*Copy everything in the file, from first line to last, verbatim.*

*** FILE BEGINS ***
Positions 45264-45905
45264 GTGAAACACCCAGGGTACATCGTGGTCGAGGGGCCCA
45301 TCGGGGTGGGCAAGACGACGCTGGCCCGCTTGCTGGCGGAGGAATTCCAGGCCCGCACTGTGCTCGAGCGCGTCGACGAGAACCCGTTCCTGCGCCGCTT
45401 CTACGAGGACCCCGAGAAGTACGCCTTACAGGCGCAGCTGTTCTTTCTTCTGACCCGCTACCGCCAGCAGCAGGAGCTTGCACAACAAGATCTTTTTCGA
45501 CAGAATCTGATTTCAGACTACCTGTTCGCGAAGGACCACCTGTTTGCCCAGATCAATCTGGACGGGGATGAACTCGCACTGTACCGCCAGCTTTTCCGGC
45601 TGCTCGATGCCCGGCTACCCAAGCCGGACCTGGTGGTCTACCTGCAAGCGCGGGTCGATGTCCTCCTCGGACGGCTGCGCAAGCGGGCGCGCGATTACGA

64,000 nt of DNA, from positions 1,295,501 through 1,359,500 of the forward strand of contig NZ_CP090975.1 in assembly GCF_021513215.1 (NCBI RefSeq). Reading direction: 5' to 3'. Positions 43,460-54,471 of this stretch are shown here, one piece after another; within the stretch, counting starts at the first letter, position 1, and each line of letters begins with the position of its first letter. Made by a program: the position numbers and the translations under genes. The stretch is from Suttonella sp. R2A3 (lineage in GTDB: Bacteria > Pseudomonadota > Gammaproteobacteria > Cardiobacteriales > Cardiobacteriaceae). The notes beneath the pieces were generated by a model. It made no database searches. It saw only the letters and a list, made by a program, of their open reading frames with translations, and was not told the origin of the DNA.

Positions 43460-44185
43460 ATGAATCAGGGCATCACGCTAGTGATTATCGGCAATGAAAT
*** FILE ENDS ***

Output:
Positions 45264-45905
45264 GTGAAACACCCAGGGTACATCGTGGTCGAGGGGCCCA
45301 TCGGGGTGGGCAAGACGACGCTGGCCCGCTTGCTGGCGGAGGAATTCCAGGCCCGCACTGTGCTCGAGCGCGTCGACGAGAACCCGTTCCTGCGCCGCTT
45401 CTACGAGGACCCCGAGAAGTACGCCTTACAGGCGCAGCTGTTCTTTCTTCTGACCCGCTACCGCCAGCAGCAGGAGCTTGCACAACAAGATCTTTTTCGA
45501 CAGAATCTGATTTCAGACTACCTGTTCGCGAAGGACCACCTGTTTGCCCAGATCAATCTGGACGGGGATGAACTCGCACTGTACCGCCAGCTTTTCCGGC
45601 TGCTCGATGCCCGGCTACCCAAGCCGGACCTGGTGGTCTACCTGCAAGCGCGGGTCGATGTCCTCCTCGGACGGCTGCGCAAGCGGGCGCGCGATTACGA

64,000 nt of DNA, from positions 1,295,501 through 1,359,500 of the forward strand of contig NZ_CP090975.1 in assembly GCF_021513215.1 (NCBI RefSeq). Reading direction: 5' to 3'. Positions 43,460-54,471 of this stretch are shown here, one piece after another; within the stretch, counting starts at the first letter, position 1, and each line of letters begins with the position of its first letter. Made by a program: the position numbers and the translations under genes. The stretch is from Suttonella sp. R2A3 (lineage in GTDB: Bacteria > Pseudomonadota > Gammaproteobacteria > Cardiobacteriales > Cardiobacteriaceae). The notes beneath the pieces were generated by a model. It made no database searches. It saw only the letters and a list, made by a program, of their open reading frames with translations, and was not told the origin of the DNA.

Positions 43460-44185
43460 ATGAATCAGGGCATCACGCTAGTGATTATCGGCAATGAAAT